Virtual accounts involve the provision of a unique pay-to account number for each buyer. This aids a corporate in its receivables management as it facilitates ease of identification of incoming funds.

The benefits include:

  • Efficiency improvements through the streamlining of reconciliation processes.
  • Better WCM.

SWIFT for Corporates
With SWIFT for Corporates, corporations can interface with banks via a single SWIFT-based interface instead of through multiple channels and proprietary bank formats.

The benefits include:

  • Treasury manpower savings through more efficient account monitoring, reconciliations, A/P and A/R processes.
  • Maintenance savings from reducing the number of proprietary bank formats.

These are in addition to the working capital optimisation benefits from such solutions.

Tightening of Credit in China

The earlier economic crisis in 2008/2009 has had a smaller impact on China compared to other parts of the world. However, with the current euro debt crisis showing no signs of abating, banks in China are increasingly tightening credit lines to businesses in China. This is particularly so where lending to small and medium-sized enterprises (SMEs) is concerned.

There is growing recognition by treasury managers that this poses an indirect threat to their supply chains which are typically underpinned by SMEs.

There is increasing recognition by treasury managers that this situation can be better managed by turning to solutions such as supply chain financing (SCF). Such a solution allows anchor banks to have better visibility over the business and operations of suppliers, and hence anchor banks will be more amenable to making loans to these suppliers.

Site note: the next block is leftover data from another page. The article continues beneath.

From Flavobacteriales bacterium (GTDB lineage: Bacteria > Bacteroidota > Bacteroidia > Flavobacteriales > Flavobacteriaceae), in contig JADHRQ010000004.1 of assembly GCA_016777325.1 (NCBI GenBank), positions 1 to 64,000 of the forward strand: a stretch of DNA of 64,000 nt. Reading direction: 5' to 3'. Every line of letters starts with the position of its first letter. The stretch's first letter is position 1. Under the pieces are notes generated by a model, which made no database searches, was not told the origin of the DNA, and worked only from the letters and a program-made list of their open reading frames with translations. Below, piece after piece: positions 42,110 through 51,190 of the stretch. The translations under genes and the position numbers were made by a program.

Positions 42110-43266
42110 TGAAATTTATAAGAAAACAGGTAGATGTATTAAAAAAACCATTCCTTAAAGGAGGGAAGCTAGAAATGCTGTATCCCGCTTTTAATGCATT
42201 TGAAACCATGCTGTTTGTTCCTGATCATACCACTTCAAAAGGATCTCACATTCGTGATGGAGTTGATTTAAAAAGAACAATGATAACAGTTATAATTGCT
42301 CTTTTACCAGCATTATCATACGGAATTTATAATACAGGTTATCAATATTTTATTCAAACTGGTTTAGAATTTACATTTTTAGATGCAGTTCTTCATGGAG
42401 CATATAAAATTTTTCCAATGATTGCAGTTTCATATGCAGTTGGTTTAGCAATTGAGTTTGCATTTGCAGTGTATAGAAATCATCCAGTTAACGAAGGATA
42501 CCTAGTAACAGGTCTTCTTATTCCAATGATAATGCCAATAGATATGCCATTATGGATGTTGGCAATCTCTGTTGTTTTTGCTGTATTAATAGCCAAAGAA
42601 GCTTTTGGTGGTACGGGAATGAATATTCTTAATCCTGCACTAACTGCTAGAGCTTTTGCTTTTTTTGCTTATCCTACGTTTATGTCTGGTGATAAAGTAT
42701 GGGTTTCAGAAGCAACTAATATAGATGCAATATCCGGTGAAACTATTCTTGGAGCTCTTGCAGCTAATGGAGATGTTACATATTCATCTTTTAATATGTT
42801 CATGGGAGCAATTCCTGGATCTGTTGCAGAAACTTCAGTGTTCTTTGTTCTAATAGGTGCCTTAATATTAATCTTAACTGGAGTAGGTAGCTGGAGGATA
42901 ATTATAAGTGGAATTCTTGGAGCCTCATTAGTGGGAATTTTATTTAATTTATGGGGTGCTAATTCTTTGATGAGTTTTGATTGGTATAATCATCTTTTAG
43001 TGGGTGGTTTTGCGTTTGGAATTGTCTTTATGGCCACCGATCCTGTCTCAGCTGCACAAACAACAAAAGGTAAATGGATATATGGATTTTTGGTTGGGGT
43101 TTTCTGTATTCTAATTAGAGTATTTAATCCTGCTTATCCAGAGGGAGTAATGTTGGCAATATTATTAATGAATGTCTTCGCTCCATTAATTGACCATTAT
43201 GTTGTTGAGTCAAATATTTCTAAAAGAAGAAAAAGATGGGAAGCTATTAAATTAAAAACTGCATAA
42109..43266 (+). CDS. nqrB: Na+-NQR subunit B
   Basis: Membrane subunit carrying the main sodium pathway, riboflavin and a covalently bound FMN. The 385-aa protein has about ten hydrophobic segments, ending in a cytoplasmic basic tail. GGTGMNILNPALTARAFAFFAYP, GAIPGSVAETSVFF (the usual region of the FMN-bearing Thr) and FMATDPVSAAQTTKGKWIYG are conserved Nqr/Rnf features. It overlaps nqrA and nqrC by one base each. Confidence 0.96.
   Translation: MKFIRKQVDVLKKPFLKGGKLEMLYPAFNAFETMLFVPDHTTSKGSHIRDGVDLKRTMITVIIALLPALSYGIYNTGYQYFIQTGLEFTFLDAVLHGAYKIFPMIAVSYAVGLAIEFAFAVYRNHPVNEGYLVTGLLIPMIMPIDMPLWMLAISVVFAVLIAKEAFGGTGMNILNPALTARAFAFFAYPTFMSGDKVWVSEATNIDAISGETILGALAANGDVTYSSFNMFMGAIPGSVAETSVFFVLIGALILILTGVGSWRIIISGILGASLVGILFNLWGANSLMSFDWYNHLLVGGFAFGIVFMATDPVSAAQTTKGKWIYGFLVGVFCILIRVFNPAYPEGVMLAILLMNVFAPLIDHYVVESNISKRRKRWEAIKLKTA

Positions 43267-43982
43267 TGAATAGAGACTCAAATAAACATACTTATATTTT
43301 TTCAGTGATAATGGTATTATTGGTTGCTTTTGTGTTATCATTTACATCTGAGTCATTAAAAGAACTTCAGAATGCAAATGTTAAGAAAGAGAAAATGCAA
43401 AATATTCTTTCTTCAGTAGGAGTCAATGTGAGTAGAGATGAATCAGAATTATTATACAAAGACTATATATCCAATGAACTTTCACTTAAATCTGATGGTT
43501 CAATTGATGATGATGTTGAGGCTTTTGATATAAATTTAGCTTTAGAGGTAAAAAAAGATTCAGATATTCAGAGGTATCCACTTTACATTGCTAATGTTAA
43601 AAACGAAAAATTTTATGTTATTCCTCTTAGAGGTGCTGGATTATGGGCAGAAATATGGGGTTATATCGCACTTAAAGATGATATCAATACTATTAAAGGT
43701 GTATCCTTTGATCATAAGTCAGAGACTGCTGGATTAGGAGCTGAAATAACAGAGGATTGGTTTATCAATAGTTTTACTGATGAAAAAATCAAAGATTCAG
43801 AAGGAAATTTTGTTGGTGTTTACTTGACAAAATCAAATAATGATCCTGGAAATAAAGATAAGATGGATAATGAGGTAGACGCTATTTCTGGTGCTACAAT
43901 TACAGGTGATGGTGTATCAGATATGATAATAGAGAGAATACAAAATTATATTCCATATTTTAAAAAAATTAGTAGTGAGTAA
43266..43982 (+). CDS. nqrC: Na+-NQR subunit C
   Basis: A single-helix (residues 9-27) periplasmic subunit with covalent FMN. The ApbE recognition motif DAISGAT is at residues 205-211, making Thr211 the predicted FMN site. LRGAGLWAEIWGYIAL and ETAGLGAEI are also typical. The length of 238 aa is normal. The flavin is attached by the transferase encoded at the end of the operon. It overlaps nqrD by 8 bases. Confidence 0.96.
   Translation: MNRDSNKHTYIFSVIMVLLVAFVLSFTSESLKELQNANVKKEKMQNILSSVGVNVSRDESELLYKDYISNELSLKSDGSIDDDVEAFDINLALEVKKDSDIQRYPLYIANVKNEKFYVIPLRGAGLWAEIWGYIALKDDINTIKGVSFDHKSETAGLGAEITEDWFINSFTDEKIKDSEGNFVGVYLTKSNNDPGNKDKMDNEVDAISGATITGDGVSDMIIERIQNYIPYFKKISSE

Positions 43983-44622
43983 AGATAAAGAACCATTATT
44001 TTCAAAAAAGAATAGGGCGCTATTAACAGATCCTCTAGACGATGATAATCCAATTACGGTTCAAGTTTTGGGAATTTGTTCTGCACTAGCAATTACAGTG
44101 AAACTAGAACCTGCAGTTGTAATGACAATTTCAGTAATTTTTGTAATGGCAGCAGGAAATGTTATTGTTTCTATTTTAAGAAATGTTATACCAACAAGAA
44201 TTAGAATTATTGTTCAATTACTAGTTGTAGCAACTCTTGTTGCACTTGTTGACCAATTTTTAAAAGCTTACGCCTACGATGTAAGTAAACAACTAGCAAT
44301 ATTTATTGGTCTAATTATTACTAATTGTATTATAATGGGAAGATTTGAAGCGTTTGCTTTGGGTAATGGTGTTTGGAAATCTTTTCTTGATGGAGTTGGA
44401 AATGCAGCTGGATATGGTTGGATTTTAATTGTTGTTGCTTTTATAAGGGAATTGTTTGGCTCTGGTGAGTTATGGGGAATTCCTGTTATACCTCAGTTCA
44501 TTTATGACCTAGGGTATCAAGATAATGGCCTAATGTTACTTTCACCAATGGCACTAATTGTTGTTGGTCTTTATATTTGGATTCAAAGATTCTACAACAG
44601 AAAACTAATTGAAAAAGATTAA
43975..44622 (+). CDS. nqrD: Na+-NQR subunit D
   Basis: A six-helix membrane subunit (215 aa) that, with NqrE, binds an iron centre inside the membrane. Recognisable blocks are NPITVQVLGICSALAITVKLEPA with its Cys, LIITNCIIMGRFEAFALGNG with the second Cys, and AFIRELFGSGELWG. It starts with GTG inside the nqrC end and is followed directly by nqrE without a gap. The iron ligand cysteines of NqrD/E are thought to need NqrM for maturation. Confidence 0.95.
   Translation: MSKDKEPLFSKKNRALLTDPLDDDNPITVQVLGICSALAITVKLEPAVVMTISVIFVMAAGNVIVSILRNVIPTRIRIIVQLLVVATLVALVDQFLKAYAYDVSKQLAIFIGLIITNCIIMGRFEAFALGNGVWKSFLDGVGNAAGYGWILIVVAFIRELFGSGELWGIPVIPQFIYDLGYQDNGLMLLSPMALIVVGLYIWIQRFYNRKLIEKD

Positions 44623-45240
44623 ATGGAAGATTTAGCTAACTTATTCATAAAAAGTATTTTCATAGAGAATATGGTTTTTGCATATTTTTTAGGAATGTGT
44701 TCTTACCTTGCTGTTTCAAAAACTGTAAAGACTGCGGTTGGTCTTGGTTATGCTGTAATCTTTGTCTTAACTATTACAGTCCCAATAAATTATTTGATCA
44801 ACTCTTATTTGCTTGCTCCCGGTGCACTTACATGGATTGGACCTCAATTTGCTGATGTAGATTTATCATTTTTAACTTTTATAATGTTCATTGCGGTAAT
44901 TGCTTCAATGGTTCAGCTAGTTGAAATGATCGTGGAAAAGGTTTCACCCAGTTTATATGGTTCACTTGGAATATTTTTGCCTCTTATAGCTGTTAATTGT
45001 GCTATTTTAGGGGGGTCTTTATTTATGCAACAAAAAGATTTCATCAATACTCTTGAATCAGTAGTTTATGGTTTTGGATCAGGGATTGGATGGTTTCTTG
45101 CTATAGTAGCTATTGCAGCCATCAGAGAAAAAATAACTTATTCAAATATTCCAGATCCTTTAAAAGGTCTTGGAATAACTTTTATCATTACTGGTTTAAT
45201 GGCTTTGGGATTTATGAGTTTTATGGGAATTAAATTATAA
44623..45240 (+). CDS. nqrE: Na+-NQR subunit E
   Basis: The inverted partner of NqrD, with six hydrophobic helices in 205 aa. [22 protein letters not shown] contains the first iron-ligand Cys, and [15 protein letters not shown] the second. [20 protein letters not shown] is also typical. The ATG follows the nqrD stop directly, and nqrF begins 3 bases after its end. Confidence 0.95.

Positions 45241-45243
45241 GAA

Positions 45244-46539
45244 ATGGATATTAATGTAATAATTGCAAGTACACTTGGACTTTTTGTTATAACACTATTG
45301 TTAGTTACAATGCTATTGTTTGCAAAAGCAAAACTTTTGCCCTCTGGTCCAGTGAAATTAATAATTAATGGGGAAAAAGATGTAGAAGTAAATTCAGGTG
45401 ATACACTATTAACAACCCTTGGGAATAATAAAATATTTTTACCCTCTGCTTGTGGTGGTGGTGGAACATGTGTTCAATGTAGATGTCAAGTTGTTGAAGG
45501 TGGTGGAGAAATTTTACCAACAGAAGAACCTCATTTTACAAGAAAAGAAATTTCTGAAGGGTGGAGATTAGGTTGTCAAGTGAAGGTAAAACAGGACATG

Internationalisation of the RMB

A topic that has been dominating the news recently has been that of the internationalisation of the renminbi (RMB). This has a significant impact on treasury management, from FX management to asset diversification and currency depreciation management. Hence this is an area that treasury managers need to pay close attention to.

Besides the growth of RMB as a trade currency, the other areas of growth in this space have been that of so-called ‘dim sum’ bonds and, more recently, RMB loans in Hong Kong. Dim sum bond issuance in Hong Kong, for example, has risen more than five-fold from US$2.3bn in 2009 to US$14bn in 2011. This, in part, has also been driven by streamlining of the approval process to reinvest such funds in China.

Domestic MNC Case Study

While there are common themes in certain aspects across both foreign-owned and domestic MNCs, the considerations for a foreign-owned MNC in China, as compared with a Chinese MNC, are also different. This in turn drives the priorities along slightly different lines for the different types of entities.

In 2005, none of the top 10 companies within Fortune’s Global 500 were Chinese owned MNCs. In 2012, there are three. This increase in size and reach of domestic MNCs facilitates exchange of best practices, and there is greater awareness of the breadth and depth of the different treasury management solutions that treasury managers are looking for.

The following case study showcases the increased level of sophistication that treasury managers in a domestic MNC are looking for in terms of working capital solutions. It was interesting to note that the case study involves a global provider of high technology equipment with global revenues in excess of US$10bn.